Dhaka Journals

Dhaka Dalliance

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A June 2005 trip to Dhaka by LenR

Dhaka dalliance Photo, Dhaka, Bangladesh More Photos
Quote: Dhaka is a huge, crowded city that can be very daunting to first-time visitors. Here we explore some of the hidden treasures of Old Dhaka and recommend accommodations that will help you feel at home.

Dhaka Dalliance

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Overview

Dhaka dalliance Photo, Dhaka, Bangladesh
Quote:
Dhaka is the capital of Bangladesh, one of the most densely populated countries on earth. With an estimated 12 million people crowding into a relatively small area, Dhaka too, is often crowded, dirty, noisy and overwhelming. Then just when you find it all too much, you discover a small lake, a tree-lined avenue or a large park which quickly take you away from the muddle and clutter into a different world. The origins of the city can be seen today in the crowded quarter known as Old Dhaka. Here you see remnants of what Bangladeshi urban life has been for decades. The streets are narrow, the sidewalks overflow with hawkers and you would never for a moment think you were anywhere else but South Asi...Read More

Green Goose Guest House

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Hotel

Green Goose Guest House Photo, Dhaka, Bangladesh
Quote:
If you can get past the name, the Green Goose is a real alternative for visitors wanting to stay in the Gulshan area. It is within walking distance of the two commercial areas and close to some of the best restaurants in Dhaka, yet it is hidden away along a quiet street opposite the residence of Medicine Frontiers. The guest house itself has just undergone extensive renovation. I did not see it before, but what has emerged now is a smart, small hotel with excellent fittings and a very helpful and friendly staff. There are only about 16 rooms, and about half of these are self-contained suites with a small kitchen with a stove, sink, microwave oven, and refrigerator. My room had a glass-...Read More

Member Rating 4 out of 5 on August 27, 2005

On the river

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Story/Tip

On the river Photo, Dhaka, Bangladesh
Quote:
Most of Bangladesh is very, very flat and the whole area is bisected with numerous rivers and streams. The rivers have traditionally been both transport routes and major transport barriers and they continue to be so today. However, things are changing. Bangladesh has recently completed the construction of a series of bridges spanning some of the streams and road and rail transport is taking passengers and freight away from the rivers. Nevertheless, river traffic is still important and the shear variety of craft makes it interesting for the visitor. Dhaka, and almost all the other major towns, is located on a river. One of the most interesting experiences in Dhaka is to get out on the river and s...Read More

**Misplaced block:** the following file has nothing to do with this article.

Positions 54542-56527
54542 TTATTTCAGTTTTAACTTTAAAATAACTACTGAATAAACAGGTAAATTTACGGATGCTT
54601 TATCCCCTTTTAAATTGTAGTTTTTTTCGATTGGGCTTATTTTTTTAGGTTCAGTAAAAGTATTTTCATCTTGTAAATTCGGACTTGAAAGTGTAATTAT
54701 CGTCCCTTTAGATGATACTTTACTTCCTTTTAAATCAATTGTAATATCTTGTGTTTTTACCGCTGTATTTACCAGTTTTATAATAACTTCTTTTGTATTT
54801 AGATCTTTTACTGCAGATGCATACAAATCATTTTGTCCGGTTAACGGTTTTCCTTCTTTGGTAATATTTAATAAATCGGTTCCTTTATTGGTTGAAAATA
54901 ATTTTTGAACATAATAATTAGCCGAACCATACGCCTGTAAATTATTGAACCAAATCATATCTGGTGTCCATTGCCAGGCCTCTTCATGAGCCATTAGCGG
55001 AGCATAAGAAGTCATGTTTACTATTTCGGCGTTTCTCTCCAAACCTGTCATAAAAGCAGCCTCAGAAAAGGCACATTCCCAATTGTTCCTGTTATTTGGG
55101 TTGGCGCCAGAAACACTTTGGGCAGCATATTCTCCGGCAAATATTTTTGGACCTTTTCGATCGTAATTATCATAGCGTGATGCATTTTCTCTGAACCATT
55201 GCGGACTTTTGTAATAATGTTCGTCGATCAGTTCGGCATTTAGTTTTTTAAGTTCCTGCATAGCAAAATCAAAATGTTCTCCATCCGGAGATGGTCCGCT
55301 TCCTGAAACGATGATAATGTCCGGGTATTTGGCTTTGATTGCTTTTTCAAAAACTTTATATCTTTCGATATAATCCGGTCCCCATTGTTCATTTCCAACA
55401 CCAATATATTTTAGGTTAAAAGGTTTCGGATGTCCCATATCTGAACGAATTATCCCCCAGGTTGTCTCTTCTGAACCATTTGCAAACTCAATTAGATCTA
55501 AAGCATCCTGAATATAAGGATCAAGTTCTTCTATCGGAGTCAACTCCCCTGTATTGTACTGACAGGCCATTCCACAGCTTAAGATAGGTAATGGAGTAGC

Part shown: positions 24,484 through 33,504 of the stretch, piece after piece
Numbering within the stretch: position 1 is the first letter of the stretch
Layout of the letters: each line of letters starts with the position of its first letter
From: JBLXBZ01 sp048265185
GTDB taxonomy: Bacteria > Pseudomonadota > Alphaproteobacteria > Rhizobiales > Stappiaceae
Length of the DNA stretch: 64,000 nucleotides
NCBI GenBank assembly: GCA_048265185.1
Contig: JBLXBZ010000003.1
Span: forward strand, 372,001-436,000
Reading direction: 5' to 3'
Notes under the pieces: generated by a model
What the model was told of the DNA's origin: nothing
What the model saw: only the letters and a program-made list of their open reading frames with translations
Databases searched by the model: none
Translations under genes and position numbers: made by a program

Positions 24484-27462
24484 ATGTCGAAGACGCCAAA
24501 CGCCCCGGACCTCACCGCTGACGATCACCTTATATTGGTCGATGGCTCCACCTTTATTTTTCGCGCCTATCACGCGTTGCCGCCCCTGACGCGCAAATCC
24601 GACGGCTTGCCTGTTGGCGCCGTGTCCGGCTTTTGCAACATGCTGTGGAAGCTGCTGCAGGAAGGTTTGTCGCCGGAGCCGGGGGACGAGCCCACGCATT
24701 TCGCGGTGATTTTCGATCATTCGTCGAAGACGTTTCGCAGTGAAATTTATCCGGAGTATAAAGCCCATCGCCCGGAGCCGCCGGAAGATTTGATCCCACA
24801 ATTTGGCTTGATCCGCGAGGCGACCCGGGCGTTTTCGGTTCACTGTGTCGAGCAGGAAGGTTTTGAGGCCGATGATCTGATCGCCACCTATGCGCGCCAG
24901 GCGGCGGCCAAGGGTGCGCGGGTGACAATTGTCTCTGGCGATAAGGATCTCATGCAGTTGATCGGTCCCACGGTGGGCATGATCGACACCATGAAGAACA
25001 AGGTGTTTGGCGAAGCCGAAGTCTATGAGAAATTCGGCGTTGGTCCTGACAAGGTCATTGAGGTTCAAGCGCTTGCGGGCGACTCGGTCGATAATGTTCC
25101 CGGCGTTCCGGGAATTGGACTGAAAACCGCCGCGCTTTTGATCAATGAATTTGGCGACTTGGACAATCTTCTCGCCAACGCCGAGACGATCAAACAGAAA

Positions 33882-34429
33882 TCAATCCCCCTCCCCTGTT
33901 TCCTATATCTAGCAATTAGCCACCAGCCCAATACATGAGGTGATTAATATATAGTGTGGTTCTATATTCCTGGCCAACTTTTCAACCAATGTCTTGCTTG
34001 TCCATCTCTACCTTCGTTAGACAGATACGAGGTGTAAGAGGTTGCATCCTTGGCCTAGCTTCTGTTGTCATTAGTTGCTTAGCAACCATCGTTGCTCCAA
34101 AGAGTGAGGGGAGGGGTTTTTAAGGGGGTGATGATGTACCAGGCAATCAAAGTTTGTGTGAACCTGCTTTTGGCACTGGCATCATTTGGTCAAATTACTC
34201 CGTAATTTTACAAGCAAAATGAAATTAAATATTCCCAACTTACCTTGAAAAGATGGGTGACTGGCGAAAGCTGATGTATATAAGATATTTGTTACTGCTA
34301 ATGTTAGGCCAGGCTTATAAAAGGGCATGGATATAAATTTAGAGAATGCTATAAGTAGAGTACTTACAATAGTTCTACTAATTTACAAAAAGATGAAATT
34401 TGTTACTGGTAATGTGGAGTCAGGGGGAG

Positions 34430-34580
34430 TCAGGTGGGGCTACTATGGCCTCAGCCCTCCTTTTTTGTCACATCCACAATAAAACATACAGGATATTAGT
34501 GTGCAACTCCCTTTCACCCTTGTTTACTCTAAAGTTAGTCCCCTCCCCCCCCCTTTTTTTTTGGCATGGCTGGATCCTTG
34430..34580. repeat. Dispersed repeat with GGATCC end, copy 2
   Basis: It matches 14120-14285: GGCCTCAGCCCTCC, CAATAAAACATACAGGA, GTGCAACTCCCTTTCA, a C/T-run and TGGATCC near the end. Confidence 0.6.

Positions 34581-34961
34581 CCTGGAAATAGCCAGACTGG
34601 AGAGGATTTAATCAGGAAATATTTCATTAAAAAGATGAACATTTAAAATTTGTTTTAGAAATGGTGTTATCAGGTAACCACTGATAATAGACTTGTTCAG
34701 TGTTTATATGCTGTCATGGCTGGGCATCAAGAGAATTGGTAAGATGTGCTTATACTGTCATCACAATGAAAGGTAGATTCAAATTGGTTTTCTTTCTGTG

Old Dhaka

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Story/Tip

Old Dhaka Photo, Dhaka, Bangladesh
Quote:
Dhaka was originally established in about the fourth century, but it was not until the seventeenth century during the Mughal period that Dhaka gained any particular importance. The Mughals built mosques, bazaars and gardens and this development began to attract European traders who were already established in southern India. By the eighteenth century, Portuguese, Dutch, Greek, Armenian and French traders and merchants were having an influence in the town and the British East India Company had established a trading post. The East India Company eventually completely took control of Dhaka in 1765 and in 1824, Dhaka and all of what is now Bangladesh came under the control of the British Government. ...Read More

Armenian Church of the Holy Resurrection

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Story/Tip

Church Photo, Dhaka, Bangladesh
Quote:
Address: Armanitola Road, Old Dhaka This church dates from 1781 and it is still functioning today. Compared to some of the splendid churches elsewhere in the world, this is a rather small, but interesting building crowding on a narrow back street of old Dhaka. But in the Dhaka context it is a very important tranquil haven in the heart of a huge crowded Muslim city. The church supports a small Christian community from several countries that meets every Sunday evening. The Armenians were once at the heart of Bengal’s jute and leather trade but the community has virtually vanished. For much of the rest of the week the door to the compound is looked but there is always someone inside becau...Read More

Lalbagh Fort

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Story/Tip

Lalbagh Fort Photo, Dhaka, Bangladesh
Quote:
Address: Dhakeswari Road, Old Dhaka Open: Varies throughout the year, but generally at least 10am to 5pm Sunday to Friday and 3pm to 6pm Friday The fort was built in 1678 by Prince Mohammad Azam, son of the Mughal Emperor Aurangazeb, who was then Viceroy of Bengal, but it was never finished because of the death of a young woman associated with the family. It was the scene of a bloody battle during the first war of independence (1857) against the British. The walled fort covers quite a large area, but inside, there are only three buildings. One is a mosque, another a mausoleum, and the third a hall of audience. This latter building is the most interesting. The two-storey structu...Read More